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In one of the projects at my university I am working directly with Java bytecode.

After browsing the list of instructions available for the JVM (http://en.wikipedia.org/wiki/Java_bytecode_instruction_listings) I saw that there is no such thing as [b|c|s]store, only istore for storing integers in a local variable. Does it mean that if in my program I write:

short a;
int b;

I am not saving any memory, because every local variable entry occupies 4 bytes?

I was always under the impression that using short or byte types will save some memory at runtime.

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That sounds correct. You still get the savings using byte[]s, however. –  Matt Ball Jun 13 '13 at 18:51
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3 Answers 3

up vote 12 down vote accepted

This is explained in section 2.11.1 of the JVMS:

Note that most instructions [...] do not have forms for the integral types byte, char, and short. None have forms for the boolean type. A compiler encodes loads of literal values of types byte and short using Java Virtual Machine instructions that sign-extend those values to values of type int at compile-time or run-time. [...] Thus, most operations on values of actual types boolean, byte, char, and short are correctly performed by instructions operating on values of computational type int.

It is justified thus:

Given the Java Virtual Machine's one-byte opcode size, encoding types into opcodes places pressure on the design of its instruction set. If each typed instruction supported all of the Java Virtual Machine's run-time data types, there would be more instructions than could be represented in a byte. Instead, the instruction set of the Java Virtual Machine provides a reduced level of type support for certain operations. In other words, the instruction set is intentionally not orthogonal. Separate instructions can be used to convert between unsupported and supported data types as necessary.

However, whilst this applies to load/store of stack variables, it doesn't apply to load/store into primitive arrays; there are opcodes for all primitive types.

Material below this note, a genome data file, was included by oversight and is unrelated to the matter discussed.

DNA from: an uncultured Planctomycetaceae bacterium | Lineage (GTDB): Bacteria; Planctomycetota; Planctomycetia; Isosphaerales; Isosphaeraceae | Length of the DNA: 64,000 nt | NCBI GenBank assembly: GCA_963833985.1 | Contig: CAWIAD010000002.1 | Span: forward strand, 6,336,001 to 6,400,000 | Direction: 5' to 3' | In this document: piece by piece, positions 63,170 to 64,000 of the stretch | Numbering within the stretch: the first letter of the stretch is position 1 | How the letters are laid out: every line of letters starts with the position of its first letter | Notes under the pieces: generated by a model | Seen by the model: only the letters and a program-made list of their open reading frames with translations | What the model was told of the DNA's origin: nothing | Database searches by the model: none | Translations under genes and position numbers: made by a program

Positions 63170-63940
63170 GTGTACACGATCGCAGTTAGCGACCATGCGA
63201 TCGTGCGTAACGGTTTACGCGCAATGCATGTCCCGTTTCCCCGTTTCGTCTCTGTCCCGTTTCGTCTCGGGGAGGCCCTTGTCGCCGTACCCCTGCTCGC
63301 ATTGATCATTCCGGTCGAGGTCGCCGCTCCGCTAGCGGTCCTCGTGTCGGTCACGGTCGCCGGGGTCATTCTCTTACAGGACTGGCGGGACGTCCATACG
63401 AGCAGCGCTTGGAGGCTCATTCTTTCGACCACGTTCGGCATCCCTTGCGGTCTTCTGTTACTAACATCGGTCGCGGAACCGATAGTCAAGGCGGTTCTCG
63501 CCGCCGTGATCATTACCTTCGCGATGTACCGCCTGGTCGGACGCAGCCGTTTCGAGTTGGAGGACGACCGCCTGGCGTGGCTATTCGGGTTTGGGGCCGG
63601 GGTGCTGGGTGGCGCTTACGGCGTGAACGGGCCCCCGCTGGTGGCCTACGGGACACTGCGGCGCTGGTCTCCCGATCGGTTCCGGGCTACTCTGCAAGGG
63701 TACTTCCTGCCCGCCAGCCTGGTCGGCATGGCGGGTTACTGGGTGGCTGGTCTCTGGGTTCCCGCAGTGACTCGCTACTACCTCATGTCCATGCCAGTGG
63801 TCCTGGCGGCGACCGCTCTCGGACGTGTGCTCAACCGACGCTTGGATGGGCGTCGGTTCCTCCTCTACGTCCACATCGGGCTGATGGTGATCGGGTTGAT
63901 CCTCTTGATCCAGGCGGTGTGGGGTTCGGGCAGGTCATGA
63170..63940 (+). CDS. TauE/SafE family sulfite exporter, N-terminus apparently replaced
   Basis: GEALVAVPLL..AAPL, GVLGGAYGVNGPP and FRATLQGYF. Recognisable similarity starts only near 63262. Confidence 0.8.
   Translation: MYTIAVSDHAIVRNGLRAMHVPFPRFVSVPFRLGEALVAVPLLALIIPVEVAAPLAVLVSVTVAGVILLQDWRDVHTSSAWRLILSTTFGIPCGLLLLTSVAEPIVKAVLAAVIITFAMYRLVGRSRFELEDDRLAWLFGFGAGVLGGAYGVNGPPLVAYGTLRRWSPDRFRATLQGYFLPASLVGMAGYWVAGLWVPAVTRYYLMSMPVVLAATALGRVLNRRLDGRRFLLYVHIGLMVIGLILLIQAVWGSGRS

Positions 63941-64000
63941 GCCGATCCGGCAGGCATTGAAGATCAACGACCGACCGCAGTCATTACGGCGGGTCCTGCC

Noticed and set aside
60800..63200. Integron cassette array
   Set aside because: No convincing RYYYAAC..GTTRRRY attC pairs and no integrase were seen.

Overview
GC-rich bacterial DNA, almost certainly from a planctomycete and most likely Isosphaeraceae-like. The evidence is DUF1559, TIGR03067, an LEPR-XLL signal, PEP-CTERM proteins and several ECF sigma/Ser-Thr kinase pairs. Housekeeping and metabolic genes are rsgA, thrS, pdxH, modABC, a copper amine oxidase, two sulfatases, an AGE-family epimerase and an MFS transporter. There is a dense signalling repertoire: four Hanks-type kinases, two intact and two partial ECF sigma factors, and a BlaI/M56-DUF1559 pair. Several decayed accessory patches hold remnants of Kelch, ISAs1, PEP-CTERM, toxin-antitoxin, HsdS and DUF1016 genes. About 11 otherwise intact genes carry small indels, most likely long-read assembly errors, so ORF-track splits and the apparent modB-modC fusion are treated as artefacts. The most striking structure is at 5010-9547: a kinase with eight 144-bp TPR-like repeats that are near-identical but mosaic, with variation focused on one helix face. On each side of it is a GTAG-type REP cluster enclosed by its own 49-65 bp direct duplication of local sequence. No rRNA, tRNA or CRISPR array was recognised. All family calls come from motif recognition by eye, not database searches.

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You are not saving any memory using a local int vs long as these are likely to be in 64-bit registers. Note: how the byte code is laid out and how the code is actually run is not the same.

Saving two bytes is not important on any new hardware. The value of 2 bytes is less than 1/1000 the time it takes you to blink even if you are on minimum wage.

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I know that I will not save any significant memory, I was just curious about this case. –  Andna Jun 13 '13 at 18:55
    
Although if you have billions of 2-bytes savings, it might get more interesting... But I agree, usually it doesn't make sense to to waste your time thinking about a few bytes on modern systems. –  brimborium Jun 13 '13 at 18:57
    
Yes but in an embedded environment, those bytes can/will add up, making this important. –  SnakeDoc Jun 13 '13 at 19:17
    
@SnakeDoc They can add up if you have enough of them in any system. Even in embedded systems using a 16-bit register instead of a 32-bit one is unlikely to make much difference. –  Peter Lawrey Jun 14 '13 at 0:10
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@PeterLawrey Right, in embedded you're likely more worried about excessive object instanciations instead of primatives, When your working with a system that has only 128MB of RAM available between the OS and any user software, then this sort of stuff would be more up front in your thinking instead of normal desktop development where memory consumption likely doesn't even cross your mind (unless you run into significant performance bottlenecks). Different focuses. –  SnakeDoc Jun 14 '13 at 19:52
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It seems like this is not the case based on the Java tutorials:

  • short: The short data type is a 16-bit signed two's complement integer. It has a minimum value of -32,768 and a maximum value of 32,767 (inclusive). As with byte, the same guidelines apply: you can use a short to save memory in large arrays, in situations where the memory savings actually matters.
  • int: The int data type is a 32-bit signed two's complement integer. It has a minimum value of -2,147,483,648 and a maximum value of 2,147,483,647 (inclusive). For integral values, this data type is generally the default choice unless there is a reason (like the above) to choose something else. This data type will most likely be large enough for the numbers your program will use, but if you need a wider range of values, use long instead.

However, what you say also sounds correct, so I am not really sure what is the truth.

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The statement refers to bytecode instructions, not datatypes. There is no contradiction here. –  EJP Jun 13 '13 at 19:05
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